GREGG GELLER: It's a pleasure, Scott.
SIMON: Now, as we mentioned, this is considered one of the greatest live albums of all time. Why?
GELLER: Well, I think it, you know, it just captures the fervor of both Sam and his audience in a way that very few live recordings do. I mean, it almost accidentally picks up, even in its imperfections, the excitement of that night in that club at that time.
(SOUNDBITE OF SONG, "I LOVE YOU FOR SENTIMENTAL REASONS")
COOKE: (Singing) Everybody, come on, sing along with me. It's your party. I think of you every morning. I think of - everybody - every morning, and I dream of you every night. I dream...darling, I'm never lonely. Darling, I'm never, never...
SIMON: As a record executive, Gregg, why do you think the people who proceeded you didn't want this album released?
GELLER: I thought about that a lot. You know, Sam was what we've come to call a crossover artist. You know, he crossed over from gospel to pop, which was controversial enough in its day. But once he became a pop artist, he had a certain mainstream image to protect. And the fact is that, you know, when he was out on the road, he was playing to a predominantly, almost exclusively black audience. And he was doing a different kind of show. You know, a much more down home, down to earth, gut bucket kind of show than what he would do for his pop audience.
SIMON: Let's listen to another bit from that recording.
(SOUNDBITE OF SONG, "TWISTING THE NIGHT AWAY")
COOKE: You feel like you wanna twist a little while now. I said do you feel you wanna twist a little while? All right. Let's go. A-one, a-two, a put it anywhere. Oh yeah. That's it. (Singing) Let me tell you about a place, somewhere up in New York way, all where the people are so gay, twisting the night away. Oh man, they have a lot of fun, they putting trouble on the run. Oh man, you find the old and young twisting the night away. They're twisting...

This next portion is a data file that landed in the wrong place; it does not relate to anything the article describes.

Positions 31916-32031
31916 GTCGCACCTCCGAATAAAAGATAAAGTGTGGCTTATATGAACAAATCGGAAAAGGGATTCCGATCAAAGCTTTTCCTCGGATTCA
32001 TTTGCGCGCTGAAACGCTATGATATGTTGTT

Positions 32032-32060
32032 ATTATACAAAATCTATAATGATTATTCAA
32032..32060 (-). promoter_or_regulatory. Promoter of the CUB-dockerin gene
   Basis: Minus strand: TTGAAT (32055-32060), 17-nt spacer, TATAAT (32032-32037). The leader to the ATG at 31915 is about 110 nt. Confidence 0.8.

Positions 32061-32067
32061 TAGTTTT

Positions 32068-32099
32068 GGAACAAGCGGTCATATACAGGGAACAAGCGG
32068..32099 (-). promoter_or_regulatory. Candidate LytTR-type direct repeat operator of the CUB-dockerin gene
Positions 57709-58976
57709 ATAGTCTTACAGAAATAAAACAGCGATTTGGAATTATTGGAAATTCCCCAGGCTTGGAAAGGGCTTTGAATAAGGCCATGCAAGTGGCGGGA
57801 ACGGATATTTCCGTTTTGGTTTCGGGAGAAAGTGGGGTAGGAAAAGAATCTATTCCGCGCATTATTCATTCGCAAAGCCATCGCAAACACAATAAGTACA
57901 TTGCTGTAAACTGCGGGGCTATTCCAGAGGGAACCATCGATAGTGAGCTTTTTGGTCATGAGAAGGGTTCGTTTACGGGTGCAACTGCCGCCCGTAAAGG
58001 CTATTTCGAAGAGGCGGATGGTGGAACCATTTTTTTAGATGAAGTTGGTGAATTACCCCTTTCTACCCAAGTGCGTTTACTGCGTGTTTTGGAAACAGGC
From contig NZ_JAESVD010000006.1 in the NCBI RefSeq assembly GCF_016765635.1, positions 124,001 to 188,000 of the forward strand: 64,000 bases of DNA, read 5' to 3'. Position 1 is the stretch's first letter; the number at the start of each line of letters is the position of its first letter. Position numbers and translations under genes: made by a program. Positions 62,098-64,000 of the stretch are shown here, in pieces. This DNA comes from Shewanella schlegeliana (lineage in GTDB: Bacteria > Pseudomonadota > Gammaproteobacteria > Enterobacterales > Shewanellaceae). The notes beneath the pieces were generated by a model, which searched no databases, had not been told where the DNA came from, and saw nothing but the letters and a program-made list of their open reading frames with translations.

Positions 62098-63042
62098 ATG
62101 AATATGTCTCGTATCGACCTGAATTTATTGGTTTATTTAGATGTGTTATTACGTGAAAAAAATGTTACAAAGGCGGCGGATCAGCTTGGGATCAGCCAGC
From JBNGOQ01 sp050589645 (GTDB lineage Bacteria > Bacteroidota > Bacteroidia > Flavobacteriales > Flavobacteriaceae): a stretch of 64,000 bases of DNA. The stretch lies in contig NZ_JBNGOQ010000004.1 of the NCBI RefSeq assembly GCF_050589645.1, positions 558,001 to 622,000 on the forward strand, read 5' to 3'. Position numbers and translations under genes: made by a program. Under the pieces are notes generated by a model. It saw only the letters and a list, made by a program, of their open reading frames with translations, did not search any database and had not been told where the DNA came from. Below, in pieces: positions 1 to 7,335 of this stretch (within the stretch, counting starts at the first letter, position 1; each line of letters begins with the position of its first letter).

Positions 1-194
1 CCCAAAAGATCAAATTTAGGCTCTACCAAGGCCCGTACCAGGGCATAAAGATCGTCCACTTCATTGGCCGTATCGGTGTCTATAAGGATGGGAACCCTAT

SIMON: Just a year after this recording that we've been able to listen to today, this Harlem Square performance in Miami, Sam Cooke died of a gunshot wound in 1964. The circumstances are still in dispute. He was just 33 years old. It's hard not to hear this and ask how big he might have been.
GELLER: He was very much involved in his own record company - a company called SAR Records, for which he signed and produced young talent. Perhaps he would have pursued that further. He certainly would have continued as a recording artist and a songwriter. Would he have become like Marvin Gaye, let's say, making albums of more topical concerns? I mean, certainly toward the end of his life he recorded a song name "A Change is Gonna Come," which has gone on to become something of an anthem sort of in retrospect for the civil rights movement.
(SOUNDBITE OF SONG, "A CHANGE IS GONNA COME")
COOKE: (Singing) I was born by the river, in a little tent, oh, and just like the river, I've been running ever since. It's been a long, a long time coming, but I know a change gonna come...
GELLER: He was a multi-talented individual with very wide range of interests. And I think his talent could have taken him just about anywhere.
SIMON: We want to go out with some music. What would you like us to play?
GELLER: Oh, my God. From the Harlem Square Club album?
GELLER: Maybe "Nothing Can Change This Love."
(SOUNDBITE OF SONG, "NOTHING CAN CHANGE THIS LOVE")
COOKE: (Singing) If I go a million miles away, I'd write a letter, each and every day. 'Cause I know that nothing, nothing can ever change my love I have for you...
SIMON: Gregg Geller, record producer who helped reissue Sam Cooke's "Live at the Harlem Square Club, 1963." It was recorded 50 years ago today. Gregg, thanks very much for being with us.
GELLER: My pleasure, Scott.
SIMON: This is WEEKEND EDITION from NPR News. I'm Scott Simon. Transcript provided by NPR, Copyright NPR.